Chapter 2 showed that the standard powers associated with sovereignty do not support the rule of inherent sovereign power. Without exception the exercise of sovereign powers are subject to constraints and susceptible to justifi cation. But maybe the exclusion of migrants happens to be the exception par excellence. Perhaps there is something so special about exclusion and migrants that justifi es the absence of justifi cation. But what can this be? What is beyond justifi cation? Arguably, only things that are in a way essential, necessary, inevitable or constitutive are beyond justifi cation. By contrast, anything less than the essential or necessary already falls within the realm of justifi cation. To put it differently, the rule of inherent sovereign power holds if and only if it can be shown that exclusion of normal migrants is in some way necessary and essentially beyond justifi cation. Any weaker claim already allows for justifi cation. We can frame this existential argument for the rule of inherent sovereign power in terms of what I call the exclusion thesis. It roughly goes as follows:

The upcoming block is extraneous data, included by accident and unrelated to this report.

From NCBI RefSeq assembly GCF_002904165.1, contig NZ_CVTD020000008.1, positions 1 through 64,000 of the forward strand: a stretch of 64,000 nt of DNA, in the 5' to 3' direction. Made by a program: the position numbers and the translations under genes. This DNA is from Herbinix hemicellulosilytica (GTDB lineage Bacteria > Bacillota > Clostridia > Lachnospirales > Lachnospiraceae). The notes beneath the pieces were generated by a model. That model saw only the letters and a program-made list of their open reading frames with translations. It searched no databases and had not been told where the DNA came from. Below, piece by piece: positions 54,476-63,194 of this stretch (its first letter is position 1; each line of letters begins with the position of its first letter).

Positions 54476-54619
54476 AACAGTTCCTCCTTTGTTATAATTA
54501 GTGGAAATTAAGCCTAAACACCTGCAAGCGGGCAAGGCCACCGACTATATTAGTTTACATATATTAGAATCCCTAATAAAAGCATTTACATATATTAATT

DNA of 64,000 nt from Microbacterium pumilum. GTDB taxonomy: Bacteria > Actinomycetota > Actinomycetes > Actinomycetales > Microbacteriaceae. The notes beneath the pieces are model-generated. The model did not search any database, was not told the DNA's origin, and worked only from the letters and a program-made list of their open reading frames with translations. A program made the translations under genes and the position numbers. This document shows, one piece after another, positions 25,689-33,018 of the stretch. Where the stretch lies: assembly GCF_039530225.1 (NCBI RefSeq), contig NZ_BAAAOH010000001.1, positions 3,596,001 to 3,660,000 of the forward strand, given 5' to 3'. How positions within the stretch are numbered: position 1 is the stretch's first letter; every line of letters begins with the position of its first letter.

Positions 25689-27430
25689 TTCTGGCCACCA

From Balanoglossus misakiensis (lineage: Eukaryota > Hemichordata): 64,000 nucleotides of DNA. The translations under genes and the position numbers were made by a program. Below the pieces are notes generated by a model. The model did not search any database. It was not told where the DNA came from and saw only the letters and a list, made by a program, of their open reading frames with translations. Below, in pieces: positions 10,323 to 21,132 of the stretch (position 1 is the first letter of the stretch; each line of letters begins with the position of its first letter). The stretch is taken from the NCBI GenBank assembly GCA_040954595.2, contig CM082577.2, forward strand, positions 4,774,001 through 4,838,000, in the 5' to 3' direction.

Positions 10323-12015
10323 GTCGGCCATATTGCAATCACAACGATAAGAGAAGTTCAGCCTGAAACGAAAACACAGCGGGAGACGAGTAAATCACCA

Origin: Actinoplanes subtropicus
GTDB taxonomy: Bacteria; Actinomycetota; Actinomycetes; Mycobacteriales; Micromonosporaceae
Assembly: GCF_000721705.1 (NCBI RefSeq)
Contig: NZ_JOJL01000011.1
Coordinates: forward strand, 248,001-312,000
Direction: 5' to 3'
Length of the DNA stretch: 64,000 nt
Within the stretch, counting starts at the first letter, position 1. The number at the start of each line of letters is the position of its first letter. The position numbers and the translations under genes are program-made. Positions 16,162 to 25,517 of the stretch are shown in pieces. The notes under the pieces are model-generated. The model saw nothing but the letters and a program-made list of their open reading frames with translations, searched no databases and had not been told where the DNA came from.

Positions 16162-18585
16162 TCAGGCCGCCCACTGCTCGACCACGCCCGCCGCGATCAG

– prior to the political and legal order there is no legal and political standard for justifi cation;
– to create a legal order it must be determined what and who is included in the order;
– inclusion is prior to and constitutive of a legal and political order; – inclusion implies exclusion and exclusion co-determines what is included; – exclusion is also prior to and constitutive of a legal and political order.